What is it?
Dry, scaly skin is very
common in the Michigan area. If our hands become excessively dry or
irritated, we frequently reach for an appropriate lotion, salve, or
oil. However, for some reason, we often neglect the same needs of
our feet and legs. Dry skin might well be an indication of an
underlying process such as a thyroid condition, vitamin deficiency
or localized dermatological problem. In addition, the overall
dryness might be subsequent to humidity fluctuations during seasonal
changes. Most often, the winter months are notorious for causing dry
skin and the site of scaly cracked and fissured skin on the foot is
often the heel area first and then the arch area. It is true that in
most cases, dry skin by itself will be no more than a temporary
annoyance but there is the possibility of more serious complications
including ulcers and infections from breaks in the skin.
Why do you treat it?
A persistent dry
skin condition that is not treated will often lead to fissuring or
painful open cracks in the surface. These are common around the rims
and back segments of the heel as well as on the fingers and toes. If
neglected, these resultant skin fissures can become infected and
require more extensive therapy. Anyone who has had a deep fissure on
the heel knows only too well how painfully annoying these problems
can be. Another potential complication of dry skin is ulceration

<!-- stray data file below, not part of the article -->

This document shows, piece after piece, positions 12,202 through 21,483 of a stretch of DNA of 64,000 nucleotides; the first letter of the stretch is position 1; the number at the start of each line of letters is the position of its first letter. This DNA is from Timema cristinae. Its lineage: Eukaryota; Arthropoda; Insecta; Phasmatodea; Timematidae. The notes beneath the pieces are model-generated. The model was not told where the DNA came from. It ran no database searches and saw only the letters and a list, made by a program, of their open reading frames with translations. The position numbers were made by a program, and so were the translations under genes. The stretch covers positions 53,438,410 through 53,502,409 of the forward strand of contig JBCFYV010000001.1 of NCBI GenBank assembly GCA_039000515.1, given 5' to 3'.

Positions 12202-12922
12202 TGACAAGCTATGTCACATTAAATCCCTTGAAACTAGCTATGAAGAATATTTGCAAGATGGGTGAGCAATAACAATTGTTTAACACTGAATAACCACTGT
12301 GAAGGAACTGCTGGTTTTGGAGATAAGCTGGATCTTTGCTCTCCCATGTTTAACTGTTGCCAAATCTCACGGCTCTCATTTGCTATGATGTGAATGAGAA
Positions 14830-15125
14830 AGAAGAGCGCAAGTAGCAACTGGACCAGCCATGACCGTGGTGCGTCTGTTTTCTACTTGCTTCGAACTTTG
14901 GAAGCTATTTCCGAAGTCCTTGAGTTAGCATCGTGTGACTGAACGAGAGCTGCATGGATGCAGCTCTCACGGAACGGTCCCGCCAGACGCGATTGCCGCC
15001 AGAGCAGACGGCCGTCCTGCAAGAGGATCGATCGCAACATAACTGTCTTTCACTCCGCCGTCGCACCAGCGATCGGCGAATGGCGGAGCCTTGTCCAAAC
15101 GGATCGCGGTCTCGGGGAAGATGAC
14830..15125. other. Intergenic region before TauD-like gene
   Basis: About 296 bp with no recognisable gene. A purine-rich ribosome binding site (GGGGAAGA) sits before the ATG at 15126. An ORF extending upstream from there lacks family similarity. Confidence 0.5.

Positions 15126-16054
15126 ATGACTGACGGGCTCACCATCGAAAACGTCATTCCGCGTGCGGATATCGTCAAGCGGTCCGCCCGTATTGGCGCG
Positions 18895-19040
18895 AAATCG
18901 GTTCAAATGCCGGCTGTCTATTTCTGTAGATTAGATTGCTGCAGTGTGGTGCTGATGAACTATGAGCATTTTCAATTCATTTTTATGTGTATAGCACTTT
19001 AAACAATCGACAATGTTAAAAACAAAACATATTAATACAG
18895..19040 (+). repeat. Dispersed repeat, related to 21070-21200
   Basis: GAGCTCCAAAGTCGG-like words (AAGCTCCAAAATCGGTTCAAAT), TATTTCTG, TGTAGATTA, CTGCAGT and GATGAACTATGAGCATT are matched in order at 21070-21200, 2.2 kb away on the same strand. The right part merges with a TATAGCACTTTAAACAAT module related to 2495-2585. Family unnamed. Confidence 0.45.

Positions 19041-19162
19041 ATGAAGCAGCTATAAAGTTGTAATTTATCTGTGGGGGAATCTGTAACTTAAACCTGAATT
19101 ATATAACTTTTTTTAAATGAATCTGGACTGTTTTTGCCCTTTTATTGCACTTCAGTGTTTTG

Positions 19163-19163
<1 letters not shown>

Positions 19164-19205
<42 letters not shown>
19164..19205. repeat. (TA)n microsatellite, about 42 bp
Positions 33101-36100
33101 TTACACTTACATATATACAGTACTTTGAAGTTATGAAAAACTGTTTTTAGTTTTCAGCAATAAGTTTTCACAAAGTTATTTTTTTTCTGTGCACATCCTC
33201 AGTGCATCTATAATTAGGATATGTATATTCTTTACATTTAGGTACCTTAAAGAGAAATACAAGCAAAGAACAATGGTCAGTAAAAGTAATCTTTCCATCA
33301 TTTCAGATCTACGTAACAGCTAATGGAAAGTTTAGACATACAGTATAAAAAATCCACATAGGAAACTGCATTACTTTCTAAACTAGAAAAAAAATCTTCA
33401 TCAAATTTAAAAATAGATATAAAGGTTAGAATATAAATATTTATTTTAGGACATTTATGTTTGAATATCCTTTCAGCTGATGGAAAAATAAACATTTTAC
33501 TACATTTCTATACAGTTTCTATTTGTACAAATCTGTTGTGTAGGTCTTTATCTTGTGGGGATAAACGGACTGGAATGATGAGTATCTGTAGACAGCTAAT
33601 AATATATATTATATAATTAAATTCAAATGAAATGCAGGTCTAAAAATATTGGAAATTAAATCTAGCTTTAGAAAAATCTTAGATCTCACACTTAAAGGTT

particularly in the aged or geriatric individual. In this case, the
normal skin defense against irritation, infection, and break down is
depleted resulting in a subsequent change in the capacity to heal.
Bedsores, friction blisters and certain foot ulcers are frequently
the unfortunate complications of unattended dry skin conditions.
How do you treat it?
The treatment of
dry skin should be obviously to replace the necessary hydration and
water content of the skin. Frequent applications of appropriate skin
lotions and creams along with proper house or room humidification
are essential in the treatment and prevention of dry skin.
Professional care should be sought if the condition progresses, is
persistent or becomes complicated. Dry skin is apparently one of
those conditions, which are here to stay, but with a little
understanding, appreciation, and attention, it can readily become
nothing more then a temporary annoyance.